Oklahoma Democrat Rep. Dan Boren is blasting Interior Secretary Ken Salazar’s plans to overhaul the onshore leasing operations at the Bureau of Land Management (BLM), which he called “job killing,” and said he was offended by Salazar’s “kings of the world” rhetoric that was used to describe natural gas and oil producers.

Boren sent a letter to Salazar after the Interior secretary unveiled a sweeping reform of BLM’s onshore leasing program Wednesday (see Daily GPI, Jan. 7). In a conference call with reporters, Salazar said the new policies were evidence that producers’ influence on federal leasing decisions was not as strong as it had been in the previous administration.

“The difference is that under the prior administration, the oil and gas industry were essentially the kings of the world,” Salazar said. “Whatever they wanted to happen essentially happened. This department was essentially a handmaiden of the oil and gas industry…We have brought that to an end.”

Boren said the comments were “beyond the pale when thousands of Oklahomans and people from other energy-producing states are losing their jobs due to the recession. It’s the type of rhetoric that only serves to add insult to injury — like he’s just trying to pile-on their misery.”

The energy industry, said Boren, “is overwhelmingly made up of independent producers that drill 90% of the wells in the U.S. They are the mom and pop outfits that run a handful of wells, the young entrepreneur seeking to expand his operation, or the regional company that employs hundreds or even thousands of people in communities across the nation.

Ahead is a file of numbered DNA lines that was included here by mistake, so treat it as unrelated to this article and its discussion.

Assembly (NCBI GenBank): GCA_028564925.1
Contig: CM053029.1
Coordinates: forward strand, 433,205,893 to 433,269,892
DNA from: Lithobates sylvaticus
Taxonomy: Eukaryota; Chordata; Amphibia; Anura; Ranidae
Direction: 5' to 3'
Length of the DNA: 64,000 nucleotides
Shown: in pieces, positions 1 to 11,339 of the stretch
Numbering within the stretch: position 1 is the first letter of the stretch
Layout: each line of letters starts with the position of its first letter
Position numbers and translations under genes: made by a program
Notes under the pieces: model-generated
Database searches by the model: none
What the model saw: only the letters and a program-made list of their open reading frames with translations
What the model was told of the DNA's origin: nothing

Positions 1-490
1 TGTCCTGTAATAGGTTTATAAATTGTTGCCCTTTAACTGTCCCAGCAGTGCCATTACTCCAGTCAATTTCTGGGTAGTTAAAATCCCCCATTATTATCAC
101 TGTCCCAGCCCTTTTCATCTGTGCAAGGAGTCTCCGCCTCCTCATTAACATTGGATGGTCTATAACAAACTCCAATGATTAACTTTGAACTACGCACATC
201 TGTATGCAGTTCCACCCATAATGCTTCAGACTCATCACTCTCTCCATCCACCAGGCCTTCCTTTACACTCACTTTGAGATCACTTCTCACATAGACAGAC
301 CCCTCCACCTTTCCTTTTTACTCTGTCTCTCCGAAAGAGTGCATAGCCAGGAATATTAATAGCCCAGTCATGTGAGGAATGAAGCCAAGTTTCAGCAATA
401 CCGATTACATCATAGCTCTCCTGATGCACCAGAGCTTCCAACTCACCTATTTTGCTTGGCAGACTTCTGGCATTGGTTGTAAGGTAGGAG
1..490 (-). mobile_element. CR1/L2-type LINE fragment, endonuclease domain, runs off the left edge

“And quite frankly, they consider this brand of rancor as a slap in the face and a direct attack on their pride in having helped build this country’s economy and powering its future,” Boren said. “When did this [Obama] administration completely divorce itself of the direct correlation between the ‘industry’ itself and the millions of American jobs that it provides? These are small businesses. These are sorely needed, well-paying American jobs.”

Some of Interior’s policy reforms would “circumvent law” approved under the Energy Policy Act of 2005, which passed Congress with the support of both Salazar and then-Sen. Obama, Boren noted.

“Natural gas is without question the cleanest, most affordable American fuel we have,” Boren’s letter stated. “Thanks to new technologies, we can produce it in abundance if provided the access, but the benefits reach far beyond the tangible commodity. Its greatest contribution undoubtedly comes in the form of jobs — high-paying, stable, American jobs. Currently, millions of Americans are employed by the oil and gas industry, earning, on average, $45 an hour — over $93,000 a year — or double the national average estimate of jobs created by so-called ‘green investment.’

“Moreover, the revenue you are impeding from oil and gas leasing is the largest contributor to the national treasury after income tax. To stifle the growth of this industry in the midst of record-setting national deficit and unemployment levels is not only outrageous, but irresponsible.”

Boren asked Salazar to “reconsider these policy initiatives and reevaluate the harmful rhetoric you continue to use when discussing our nation’s energy industry and the millions of hard-working Americans it employs. Instead, respect the legacy of those who laid the foundation of our nation’s prosperity and work with the American energy industry on policies that will complement our national objectives, while preserving these critical jobs.”

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